Unlike the older ni module that this feature replaces, the new package support is always available (without running special imports) and requires each package directory along an import path to contain a (possibly empty) __init__.py module file to identify the directory as a package, and serve as its namespace if imported directly. Packages tend to work better with from than with import, since the full path must be repeated to use imported objects after an import.
Python 1.5 added a new statement:
assert test [, value]
which is the same as:
if __debug__: if not test: raise AssertionError, value
Assertions are mostly meant for debugging, but can also be used to specify program constraints (e.g., type tests on entry to functions).
The word "assert" was added to the list of Python reserved words; "access" was removed (it has now been deprecated in earnest).
A few convenience methods were added to the built-in dictionary object to avoid the need for manual loops: D.clear( ), D.copy( ), D.update( ), and D.get( ). The first two methods empty and copy dictionaries, respectively. D1.update(D2) is equivalent to the loop:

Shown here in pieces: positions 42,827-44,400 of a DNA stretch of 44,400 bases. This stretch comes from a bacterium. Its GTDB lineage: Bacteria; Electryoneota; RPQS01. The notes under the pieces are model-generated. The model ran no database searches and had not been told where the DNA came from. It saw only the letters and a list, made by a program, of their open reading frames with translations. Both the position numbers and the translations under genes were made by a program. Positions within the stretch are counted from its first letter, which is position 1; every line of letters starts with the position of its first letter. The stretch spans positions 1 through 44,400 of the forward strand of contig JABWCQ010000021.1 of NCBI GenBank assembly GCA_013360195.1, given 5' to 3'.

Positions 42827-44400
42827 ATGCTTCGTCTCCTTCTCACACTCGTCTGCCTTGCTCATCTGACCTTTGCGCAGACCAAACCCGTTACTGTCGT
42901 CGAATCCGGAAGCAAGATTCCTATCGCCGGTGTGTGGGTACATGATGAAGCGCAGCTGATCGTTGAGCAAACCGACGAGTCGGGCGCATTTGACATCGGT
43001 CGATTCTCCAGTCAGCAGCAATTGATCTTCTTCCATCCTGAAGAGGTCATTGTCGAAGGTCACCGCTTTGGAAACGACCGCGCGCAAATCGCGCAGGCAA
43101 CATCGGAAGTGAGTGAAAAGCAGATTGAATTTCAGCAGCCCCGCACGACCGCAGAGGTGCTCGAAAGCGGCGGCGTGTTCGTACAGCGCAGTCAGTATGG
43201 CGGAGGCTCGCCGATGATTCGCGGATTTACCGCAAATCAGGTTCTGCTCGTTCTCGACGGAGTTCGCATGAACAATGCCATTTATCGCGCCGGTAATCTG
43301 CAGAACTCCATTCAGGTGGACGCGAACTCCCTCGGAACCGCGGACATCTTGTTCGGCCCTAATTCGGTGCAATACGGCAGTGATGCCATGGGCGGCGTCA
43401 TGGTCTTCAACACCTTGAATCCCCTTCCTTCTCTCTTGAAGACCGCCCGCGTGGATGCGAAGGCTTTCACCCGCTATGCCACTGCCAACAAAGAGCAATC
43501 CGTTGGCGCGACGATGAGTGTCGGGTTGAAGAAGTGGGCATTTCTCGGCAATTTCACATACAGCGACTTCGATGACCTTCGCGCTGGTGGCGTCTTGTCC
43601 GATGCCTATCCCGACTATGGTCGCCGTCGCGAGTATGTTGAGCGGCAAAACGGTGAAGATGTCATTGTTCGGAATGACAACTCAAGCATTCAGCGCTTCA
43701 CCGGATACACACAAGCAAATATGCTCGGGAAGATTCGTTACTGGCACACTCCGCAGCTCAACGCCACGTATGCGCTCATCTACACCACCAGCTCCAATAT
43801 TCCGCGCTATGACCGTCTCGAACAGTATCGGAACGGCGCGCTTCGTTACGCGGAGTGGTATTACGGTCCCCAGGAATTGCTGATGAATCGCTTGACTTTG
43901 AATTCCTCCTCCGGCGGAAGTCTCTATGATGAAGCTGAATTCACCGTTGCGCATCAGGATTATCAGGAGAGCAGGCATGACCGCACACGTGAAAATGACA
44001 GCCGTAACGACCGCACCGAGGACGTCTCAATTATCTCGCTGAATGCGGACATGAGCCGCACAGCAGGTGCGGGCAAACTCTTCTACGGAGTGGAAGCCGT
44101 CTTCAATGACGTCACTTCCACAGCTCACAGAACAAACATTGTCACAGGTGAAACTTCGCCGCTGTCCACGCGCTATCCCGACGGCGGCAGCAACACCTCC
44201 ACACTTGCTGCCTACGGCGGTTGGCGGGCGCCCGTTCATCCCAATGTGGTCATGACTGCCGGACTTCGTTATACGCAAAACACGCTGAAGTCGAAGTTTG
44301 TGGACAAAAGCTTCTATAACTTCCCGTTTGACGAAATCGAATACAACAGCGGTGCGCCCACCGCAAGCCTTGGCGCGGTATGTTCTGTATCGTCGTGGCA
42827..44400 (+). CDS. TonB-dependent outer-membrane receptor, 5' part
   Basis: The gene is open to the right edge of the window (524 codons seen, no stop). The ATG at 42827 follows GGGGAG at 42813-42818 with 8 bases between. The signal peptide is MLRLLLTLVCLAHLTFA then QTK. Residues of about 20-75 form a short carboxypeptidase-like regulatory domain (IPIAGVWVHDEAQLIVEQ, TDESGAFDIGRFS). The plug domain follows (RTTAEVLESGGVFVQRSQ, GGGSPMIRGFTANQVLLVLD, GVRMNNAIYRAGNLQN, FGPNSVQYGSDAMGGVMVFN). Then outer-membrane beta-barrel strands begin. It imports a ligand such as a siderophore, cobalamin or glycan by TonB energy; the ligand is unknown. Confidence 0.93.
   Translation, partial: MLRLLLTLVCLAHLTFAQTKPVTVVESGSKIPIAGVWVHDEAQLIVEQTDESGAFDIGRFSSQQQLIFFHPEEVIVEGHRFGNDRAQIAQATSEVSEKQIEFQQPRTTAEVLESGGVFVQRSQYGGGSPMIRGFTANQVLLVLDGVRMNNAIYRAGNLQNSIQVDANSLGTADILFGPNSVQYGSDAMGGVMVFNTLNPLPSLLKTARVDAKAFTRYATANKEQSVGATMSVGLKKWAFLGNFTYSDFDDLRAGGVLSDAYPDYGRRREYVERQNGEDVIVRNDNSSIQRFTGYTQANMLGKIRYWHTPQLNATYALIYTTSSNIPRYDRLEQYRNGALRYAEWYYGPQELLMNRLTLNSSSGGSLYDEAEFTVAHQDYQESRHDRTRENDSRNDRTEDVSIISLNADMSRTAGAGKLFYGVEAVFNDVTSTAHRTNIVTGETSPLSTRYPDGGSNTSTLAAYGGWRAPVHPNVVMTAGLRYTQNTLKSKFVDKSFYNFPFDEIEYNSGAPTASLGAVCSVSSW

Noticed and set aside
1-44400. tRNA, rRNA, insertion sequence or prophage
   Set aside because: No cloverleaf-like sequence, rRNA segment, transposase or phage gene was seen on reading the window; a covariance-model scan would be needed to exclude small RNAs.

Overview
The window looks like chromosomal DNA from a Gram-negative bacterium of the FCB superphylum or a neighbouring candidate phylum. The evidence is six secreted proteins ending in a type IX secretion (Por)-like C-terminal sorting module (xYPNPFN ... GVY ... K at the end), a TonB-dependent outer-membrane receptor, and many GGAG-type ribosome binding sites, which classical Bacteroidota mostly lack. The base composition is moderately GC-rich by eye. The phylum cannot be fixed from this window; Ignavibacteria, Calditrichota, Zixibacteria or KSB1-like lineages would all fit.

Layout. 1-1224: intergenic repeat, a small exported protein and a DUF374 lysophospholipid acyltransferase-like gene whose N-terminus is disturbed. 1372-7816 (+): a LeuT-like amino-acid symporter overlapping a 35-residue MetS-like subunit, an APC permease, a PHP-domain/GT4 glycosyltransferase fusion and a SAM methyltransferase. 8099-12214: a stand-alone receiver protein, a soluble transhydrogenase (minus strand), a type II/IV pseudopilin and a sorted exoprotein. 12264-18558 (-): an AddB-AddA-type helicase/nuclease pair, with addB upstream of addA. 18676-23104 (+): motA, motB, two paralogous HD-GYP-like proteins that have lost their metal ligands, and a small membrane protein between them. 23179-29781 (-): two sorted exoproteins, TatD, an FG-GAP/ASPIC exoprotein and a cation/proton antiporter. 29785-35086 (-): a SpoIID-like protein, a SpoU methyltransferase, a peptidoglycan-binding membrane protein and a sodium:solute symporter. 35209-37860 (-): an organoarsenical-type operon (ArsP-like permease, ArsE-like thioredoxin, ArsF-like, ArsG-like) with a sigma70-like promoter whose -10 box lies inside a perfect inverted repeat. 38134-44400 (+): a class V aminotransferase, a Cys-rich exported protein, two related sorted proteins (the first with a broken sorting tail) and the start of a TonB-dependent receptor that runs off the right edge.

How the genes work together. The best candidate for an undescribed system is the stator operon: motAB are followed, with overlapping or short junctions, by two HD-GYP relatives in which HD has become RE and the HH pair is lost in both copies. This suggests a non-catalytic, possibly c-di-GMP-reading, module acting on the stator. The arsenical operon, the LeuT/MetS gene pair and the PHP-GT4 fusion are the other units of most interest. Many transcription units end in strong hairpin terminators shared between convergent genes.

for k in D2.keys( ): D1[k] = D2[k]
D.get(k) returns D[k] if it exists, or None (or its optional second argument) if the key does not exist.
List objects have a new method, pop, to fetch and delete the last item of the list:
x = s.pop( ) ...is the same as the two statements... x = s[-1]; del s[-1]
and extend, to concatenate a list of items on the end, in place:
s.extend(x) ...is the same as... s[len(s):len(s)] = x
The pop method can also be passed an index to delete (it defaults to -1). Unlike append, extend is passed an entire list and adds each of its items at the end.
In support of regular expressions and Windows, Python allows string constants to be written in the form r"......", which works like a normal string except that Python leaves any backslashes in the string alone. They remain as literal characters rather than being interpreted as special escape codes by Python.
Python now supports complex number constants (e.g., 1+3j) and complex arithmetic operations (normal math operators, plus a cmath module with many of the math modules functions for complex numbers).
Objects created with code like L.append(L) are now detected and printed specially by the interpreter. In the past, trying to print cyclic objects caused the interpreter to loop recursively (which eventually led to a core dump).